Hundreds of Syrian troops and Iran-linked forces have been deployed in Suweida in southern Syria, residents and dissidents said on Tuesday, raising fears of a crackdown on a months-long peaceful protest movement against President Bashar Al Assad in the mostly Druze province.

Many members of the sect, which is also present in Israel, Lebanon and Jordan, have turned away from the Assad regime after 13 years of civil war. The protests against Mr Al Assad began in September last year, with daily demonstrations in the central square of Suweida city, the provincial capital, and elsewhere in the area.

The province, on the border with Jordan, has bases for Iran-backed militias that Amman says are responsible, together with the Syrian Army for aiding drug smuggling into the Arabian Peninsula. Suweida also has a concentration of troops from Russia, an Assad ally, armed Druze militias and a balance of forces that make it difficult for the regime to put down civil disobedience.

Praetorian Republican Guards, members of the air force intelligence and military intelligence began arriving in Suweida and at the Khalkhala airbase north of the city on April 21, residents and dissidents in the area said.

About 500 more Republican Guards arrived four days later, along with 10 tanks and military vehicles, followed by 250 members of air force intelligence and 100 members of military intelligence from Damascus.

According to Etana, a Syrian research and policy centre based in Amman, the initial deployment of forces included members of Iran’s Islamic Revolutionary Guard Corps and its overseas operations arm, the Quds Force.

There was no comment on the deployments from Damascus or Tehran, which said it does not have troops in Syria.

Suhail Theiban, a veteran dissident and a leader of the Suweida protest movement, said he feared that the Syrian and Iran-linked forces, working together through agents, could instigate incidents to provide an “excuse” to deploy troops in the streets on the pretext of maintaining order.

“This regime has the capability to do anything. Suweida is too important for it to lose,” Mr Theiban told The National.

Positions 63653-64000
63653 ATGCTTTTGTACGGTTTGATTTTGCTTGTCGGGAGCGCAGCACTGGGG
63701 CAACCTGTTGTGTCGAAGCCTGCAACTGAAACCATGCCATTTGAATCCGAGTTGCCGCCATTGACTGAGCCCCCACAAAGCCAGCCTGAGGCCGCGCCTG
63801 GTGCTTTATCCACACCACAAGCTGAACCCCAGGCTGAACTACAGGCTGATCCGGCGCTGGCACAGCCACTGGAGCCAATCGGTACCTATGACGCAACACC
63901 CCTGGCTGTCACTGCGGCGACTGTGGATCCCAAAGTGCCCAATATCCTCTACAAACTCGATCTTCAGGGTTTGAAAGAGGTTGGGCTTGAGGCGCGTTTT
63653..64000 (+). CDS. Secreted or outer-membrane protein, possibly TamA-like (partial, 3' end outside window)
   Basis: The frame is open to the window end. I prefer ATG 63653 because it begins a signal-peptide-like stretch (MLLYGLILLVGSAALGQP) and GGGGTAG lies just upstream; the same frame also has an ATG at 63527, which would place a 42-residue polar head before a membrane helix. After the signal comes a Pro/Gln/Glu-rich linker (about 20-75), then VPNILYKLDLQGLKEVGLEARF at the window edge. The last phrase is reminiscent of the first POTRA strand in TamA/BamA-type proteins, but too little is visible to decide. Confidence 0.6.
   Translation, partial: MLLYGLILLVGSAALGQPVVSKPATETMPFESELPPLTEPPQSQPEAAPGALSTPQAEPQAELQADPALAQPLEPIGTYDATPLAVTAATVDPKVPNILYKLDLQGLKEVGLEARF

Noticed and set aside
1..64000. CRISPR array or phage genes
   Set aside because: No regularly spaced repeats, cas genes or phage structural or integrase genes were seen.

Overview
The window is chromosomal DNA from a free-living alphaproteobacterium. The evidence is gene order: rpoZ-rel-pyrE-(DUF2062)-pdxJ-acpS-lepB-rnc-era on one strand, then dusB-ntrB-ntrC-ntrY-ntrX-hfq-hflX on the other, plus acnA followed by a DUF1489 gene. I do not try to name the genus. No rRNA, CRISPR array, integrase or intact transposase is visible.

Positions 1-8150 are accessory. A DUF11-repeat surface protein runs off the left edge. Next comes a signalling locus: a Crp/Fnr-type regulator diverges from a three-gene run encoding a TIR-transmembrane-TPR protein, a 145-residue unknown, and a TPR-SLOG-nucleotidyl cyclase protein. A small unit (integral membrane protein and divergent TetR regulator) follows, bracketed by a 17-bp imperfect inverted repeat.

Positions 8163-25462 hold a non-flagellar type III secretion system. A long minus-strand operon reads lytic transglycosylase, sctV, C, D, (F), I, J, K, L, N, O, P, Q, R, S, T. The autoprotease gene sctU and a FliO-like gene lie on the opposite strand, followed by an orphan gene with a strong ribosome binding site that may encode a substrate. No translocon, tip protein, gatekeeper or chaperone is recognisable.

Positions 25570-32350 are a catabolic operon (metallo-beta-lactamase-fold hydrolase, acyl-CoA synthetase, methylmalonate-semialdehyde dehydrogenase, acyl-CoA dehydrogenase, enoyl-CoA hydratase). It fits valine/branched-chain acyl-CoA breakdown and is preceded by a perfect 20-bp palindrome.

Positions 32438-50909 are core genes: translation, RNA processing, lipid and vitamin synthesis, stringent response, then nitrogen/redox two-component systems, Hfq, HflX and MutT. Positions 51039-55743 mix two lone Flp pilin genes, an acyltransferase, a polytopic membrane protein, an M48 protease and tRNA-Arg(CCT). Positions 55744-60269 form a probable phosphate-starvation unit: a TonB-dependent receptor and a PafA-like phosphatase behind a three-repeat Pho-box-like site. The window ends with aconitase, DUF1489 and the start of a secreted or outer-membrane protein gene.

“Through Suweida, it has flooded the whole region with Captagon.”

The second round of deployments came after the Druze Obeid clan abducted three Syrian soldiers in Suweida in response to the arrest of one of its members, a university student named Dani, in Latakia governorate.

A de facto prisoner exchange ensued and all four men are now free.

Similar incidents that occurred in Suweida over the past decade also ended with the release of abductees by both sides, illustrating the balance of force that has maintained a prolonged stalemate between Druze clans and the regime throughout the civil war.

But the latest move sparked alarm from Sheikh Hikmat Al Hajri, widely considered the most senior Syrian cleric among the Druze, followers of an offshoot of Islam.

Sheikh Al Hajri called for the Druze to remain peaceful.

“Our freemen and freewomen are peaceful patriots. When necessary they can defend peace and dignity,” he said.

He warned “any party” against “any escalation or any sabotage”, describing any such move as “folly”.

Mr Hajri is part of a triumvirate that comprises the religious leadership of Syria’s Druze, all of whom have supported the current protests to various degrees.

Syria’s Druze, who number about 700,000 and live mostly in Suweida and south of Damascus, had previously largely stayed neutral after the revolt against Mr Al Assad’s two-decade rule.

Rayyan Maarouf, a member of the Suwayda24 network of citizen journalists, said the Assad regime and its Iranian backers might have felt emboldened to crush the Suweida protests now that the regional focus was on the war in Gaza and preventing more direct hostilities between Iran and Israel.

“The regime may have realised that by ignoring the protest movement in Suweida, it has not gone away,” he said. “Its mentality may be changing.”

He said the reinforcements might not be enough for a total crackdown but “could open the door for widespread violence”.

According to Etana, the “unusual” movement of forces into Suweida suggested that the regime “may be planning for a violent crackdown”.

“Also concerning is that the IRGC and Quds Force elements have also been sent as part of the deployments,” Etana said on X.

Source » thenationalnews